I sat down nervously at my computer and, without knowing what I was doing, I Googled “AA Meetings in Portland, Oregon.” I was directed to a website that had listings for hundreds of meetings. It was nearing noon, and I saw one meeting, not far my apartment, was about to begin. Without showering or even brushing my teeth, I threw on my dirty jeans, an old t-shirt, and my heavy hoodie and stepped out into the mild, February air. I ran the entire way there. I stopped at the corner, and looked down at the address I had scratched out onto a crumpled Post-It note. I lit a cigarette and I wondered what the fuck I was doing. Who was I? I wasn’t an alcoholic. Right?  — I wasn’t so sure anymore. So, I stood on that corner and I waited for noon.

Halfway down the block, the young man, the old men and the one woman I would see later, inside the meeting room, stood around an old coffee can that sat at their feet on the sidewalk. They were all smoking cigarettes, too. They saw me on the corner, glancing down at them. Though I thought I was being covert, I know now that they could smell my fresh, alkie blood coming from a mile away. But, that day, — I was sure I was invisible.

If you were talk to me about it today, I would tell you that I have mixed feelings about 12-Step meetings. I would tell you that they have saved my life, and, that they have complicated and hindered my life on many occasions. But, I will never say that 12-Step is not a sacred space. It is. — Sacred. — 12-Step was the first place I became Visible in sobriety. It was the first place I stood up and acknowledged that, perhaps, my drinking and drug use were not as free and easy as I would have liked them to appear. AA was the first place where no one tried to change me. It was the first place where hundreds, literally hundreds, of people reached out their hands to help me. There was a time in AA that was, and will always remain, beautiful to me.

At noon, the smoking club filed up the dilapidated, wooden staircase into the meeting room. I waited for them all to disappear, smoking my cigarette down to the filter, before walking the half block to the little, wooden house and up its little, wooden stairs — alone. I stepped into the strange, new room, full of strange new people with as much bravery as I could muster.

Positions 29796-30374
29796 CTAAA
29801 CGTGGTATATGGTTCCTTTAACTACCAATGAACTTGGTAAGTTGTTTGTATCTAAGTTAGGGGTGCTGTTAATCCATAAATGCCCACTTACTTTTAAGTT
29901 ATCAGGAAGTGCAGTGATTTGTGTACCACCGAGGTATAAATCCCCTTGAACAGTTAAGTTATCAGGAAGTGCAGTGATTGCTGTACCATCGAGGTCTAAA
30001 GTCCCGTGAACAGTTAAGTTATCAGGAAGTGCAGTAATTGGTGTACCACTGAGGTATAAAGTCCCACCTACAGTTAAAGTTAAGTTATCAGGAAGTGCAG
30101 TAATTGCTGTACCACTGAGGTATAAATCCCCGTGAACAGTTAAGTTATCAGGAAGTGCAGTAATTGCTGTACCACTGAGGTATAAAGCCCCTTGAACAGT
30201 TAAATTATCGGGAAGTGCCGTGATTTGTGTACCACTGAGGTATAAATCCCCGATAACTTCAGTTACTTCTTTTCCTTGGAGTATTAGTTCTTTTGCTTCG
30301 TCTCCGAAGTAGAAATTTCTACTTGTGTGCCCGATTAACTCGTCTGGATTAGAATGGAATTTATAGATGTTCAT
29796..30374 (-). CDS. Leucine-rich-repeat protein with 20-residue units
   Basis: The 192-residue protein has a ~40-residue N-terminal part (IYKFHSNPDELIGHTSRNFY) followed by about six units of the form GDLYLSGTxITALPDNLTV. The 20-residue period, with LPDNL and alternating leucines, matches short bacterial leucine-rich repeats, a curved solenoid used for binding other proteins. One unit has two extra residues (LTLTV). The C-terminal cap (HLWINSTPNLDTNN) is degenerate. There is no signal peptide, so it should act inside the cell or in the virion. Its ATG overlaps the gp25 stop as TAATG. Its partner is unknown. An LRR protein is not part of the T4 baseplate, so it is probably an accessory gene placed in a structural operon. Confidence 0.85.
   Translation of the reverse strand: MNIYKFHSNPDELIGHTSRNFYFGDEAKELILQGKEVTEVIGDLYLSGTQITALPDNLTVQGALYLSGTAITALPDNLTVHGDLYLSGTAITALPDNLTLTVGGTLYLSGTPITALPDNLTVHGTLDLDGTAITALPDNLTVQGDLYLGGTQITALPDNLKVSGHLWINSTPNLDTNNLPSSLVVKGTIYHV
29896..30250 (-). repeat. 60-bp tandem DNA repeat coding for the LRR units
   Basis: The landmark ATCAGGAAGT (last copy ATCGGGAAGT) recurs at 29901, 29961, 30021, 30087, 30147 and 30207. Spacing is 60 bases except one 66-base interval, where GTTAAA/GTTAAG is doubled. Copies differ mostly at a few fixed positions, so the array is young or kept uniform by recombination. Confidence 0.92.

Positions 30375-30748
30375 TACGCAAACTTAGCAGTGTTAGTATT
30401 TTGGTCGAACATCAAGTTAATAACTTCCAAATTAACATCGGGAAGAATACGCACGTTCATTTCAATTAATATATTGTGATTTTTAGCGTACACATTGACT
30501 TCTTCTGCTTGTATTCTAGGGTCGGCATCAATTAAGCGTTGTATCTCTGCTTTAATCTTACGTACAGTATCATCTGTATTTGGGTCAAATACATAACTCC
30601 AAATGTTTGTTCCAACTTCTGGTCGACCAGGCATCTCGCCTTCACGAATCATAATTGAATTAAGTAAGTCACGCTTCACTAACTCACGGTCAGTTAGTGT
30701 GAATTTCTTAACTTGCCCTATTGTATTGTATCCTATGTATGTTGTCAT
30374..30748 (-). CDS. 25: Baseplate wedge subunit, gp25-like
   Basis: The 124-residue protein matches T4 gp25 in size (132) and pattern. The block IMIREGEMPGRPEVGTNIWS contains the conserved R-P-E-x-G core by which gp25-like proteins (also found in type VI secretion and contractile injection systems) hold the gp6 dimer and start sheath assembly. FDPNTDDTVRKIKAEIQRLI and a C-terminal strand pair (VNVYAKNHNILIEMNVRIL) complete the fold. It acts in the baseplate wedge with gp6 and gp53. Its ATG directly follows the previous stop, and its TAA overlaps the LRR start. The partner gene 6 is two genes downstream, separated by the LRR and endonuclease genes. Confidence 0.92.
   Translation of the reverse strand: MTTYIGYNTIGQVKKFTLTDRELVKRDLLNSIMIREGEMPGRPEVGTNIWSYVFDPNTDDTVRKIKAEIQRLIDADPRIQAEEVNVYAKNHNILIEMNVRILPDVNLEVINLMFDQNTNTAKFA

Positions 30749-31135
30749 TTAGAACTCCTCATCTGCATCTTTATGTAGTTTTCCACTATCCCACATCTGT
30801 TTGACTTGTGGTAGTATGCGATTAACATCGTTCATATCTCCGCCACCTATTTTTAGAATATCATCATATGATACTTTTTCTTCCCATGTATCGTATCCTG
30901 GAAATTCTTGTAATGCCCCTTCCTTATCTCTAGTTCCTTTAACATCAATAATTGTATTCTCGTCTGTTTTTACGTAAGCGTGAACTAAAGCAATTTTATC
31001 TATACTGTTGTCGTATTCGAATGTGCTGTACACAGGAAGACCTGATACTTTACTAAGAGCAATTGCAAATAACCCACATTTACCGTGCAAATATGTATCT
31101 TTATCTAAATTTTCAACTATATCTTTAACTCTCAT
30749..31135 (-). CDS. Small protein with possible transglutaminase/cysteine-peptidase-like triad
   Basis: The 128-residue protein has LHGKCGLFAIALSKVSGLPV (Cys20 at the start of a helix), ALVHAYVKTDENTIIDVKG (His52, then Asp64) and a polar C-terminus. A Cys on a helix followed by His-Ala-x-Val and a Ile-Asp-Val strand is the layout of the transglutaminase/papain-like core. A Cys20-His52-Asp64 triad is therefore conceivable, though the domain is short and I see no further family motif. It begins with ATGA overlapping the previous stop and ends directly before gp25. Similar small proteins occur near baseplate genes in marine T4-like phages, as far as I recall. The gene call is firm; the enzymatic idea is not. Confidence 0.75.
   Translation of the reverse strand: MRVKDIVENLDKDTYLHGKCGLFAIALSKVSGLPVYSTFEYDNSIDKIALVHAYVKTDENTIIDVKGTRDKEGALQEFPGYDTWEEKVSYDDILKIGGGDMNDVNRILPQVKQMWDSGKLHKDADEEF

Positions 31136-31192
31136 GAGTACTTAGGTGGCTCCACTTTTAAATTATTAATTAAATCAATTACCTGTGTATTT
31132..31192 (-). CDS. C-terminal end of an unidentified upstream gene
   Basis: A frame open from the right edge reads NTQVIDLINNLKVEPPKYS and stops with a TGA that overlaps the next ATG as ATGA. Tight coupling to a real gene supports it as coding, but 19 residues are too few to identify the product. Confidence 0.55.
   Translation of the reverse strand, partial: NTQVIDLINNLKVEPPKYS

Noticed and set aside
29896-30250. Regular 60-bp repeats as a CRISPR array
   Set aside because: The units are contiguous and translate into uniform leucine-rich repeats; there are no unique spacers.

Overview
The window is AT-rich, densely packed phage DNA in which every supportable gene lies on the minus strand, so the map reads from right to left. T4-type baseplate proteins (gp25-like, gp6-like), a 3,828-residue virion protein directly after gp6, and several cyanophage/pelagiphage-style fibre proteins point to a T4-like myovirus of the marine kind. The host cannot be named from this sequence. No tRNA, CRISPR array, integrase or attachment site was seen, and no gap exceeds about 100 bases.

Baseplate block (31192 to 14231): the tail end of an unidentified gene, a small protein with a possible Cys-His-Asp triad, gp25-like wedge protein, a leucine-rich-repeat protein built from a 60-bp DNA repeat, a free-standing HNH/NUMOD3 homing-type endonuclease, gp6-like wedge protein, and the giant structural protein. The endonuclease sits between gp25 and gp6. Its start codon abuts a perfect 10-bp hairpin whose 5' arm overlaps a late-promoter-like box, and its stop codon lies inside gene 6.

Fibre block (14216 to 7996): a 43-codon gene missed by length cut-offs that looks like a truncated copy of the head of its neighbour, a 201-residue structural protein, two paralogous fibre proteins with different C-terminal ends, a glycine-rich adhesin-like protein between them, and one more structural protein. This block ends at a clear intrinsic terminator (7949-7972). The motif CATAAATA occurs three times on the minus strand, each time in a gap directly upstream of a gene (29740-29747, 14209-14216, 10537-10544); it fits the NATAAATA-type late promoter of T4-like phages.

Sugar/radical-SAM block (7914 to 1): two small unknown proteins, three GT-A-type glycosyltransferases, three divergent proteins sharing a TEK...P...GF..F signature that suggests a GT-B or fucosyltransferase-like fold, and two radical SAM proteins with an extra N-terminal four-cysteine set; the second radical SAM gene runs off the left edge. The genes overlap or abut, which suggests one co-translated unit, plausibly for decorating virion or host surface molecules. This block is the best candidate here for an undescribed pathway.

The small group of attendees turned to look at me as I opened the squeaky door and walked across the room, tenuously. I sat in a chair in the corner. It had metal armrests and it looked like, maybe, it was a re-purposed seat from an old movie theatre. The room felt ancient. It smelled of mildew and stale coffee. The walls were covered with water-stained, 12-Step slogan posters. — Easy Does It. Think…Think…Think. But For The Grace Of God. Live And Let Live. First Things First. Just For Today. — I didn’t know what to make of this strange, new world. But, to my surprise, it felt like I belonged there.

“Is anyone here for their first AA meeting ever?” The young man asked, looking up from his desk at the front of the room. The entirety of the small congregation turned their heads, slowly, to look at me. And, knowing I was caught, I timidly raised my hand to half-mast. The young man nodded at me kindly, — “Would you please tell us your name?”

“My name is Sarah. I don’t really know if I’m an alcoholic.”

The room sang out in a hoarse, smoker-croaked-chorus: “Welcome, Sarah!” The young man looked me right in the eye, and, in that moment, I felt him see into the depths of my broken soul. And, in front of all those strangers, I began to weep.

“Hello Sarah. You are welcome and wanted here.” He said, never breaking his gaze.

***          ***          ***

I wouldn’t get sober for another seven months. In fact, I left that very meeting, walked straight to the pub, and I drank Jim Beam until the bartender refused to serve me any more. Back then, it was all I could do to shake the feeling that something terrible was about to happen. And, I would let that sense of doom follow me around for many months more before I decided to look it in the eye.

In the beginning, sobriety required that I be Visible and Invisible, simultaneously. — If we want to find help, we need to be seen. But, until we are ready for it, we tend to hide. Sometimes, it is better to just be heard. 12-Step was the only place in my early sobriety that could cater to the dichotomous reality where I so desperately needed to exist. And, on that Sunday morning, I was heard, not seen. An anonymous alcoholic, I was welcomed without question. And, for the first time in a very long time — I got what I needed.

I was allowed to be whoever I needed to be. — And that Visibility was the first step, of many, in my long walk toward a freedom unlike any I have ever known.

 

 

Artwork: “Behind The Mask”, By: Anja; http://photoflake.deviantart.com/art/behind-the-mask-364066755

Let Them See You Naked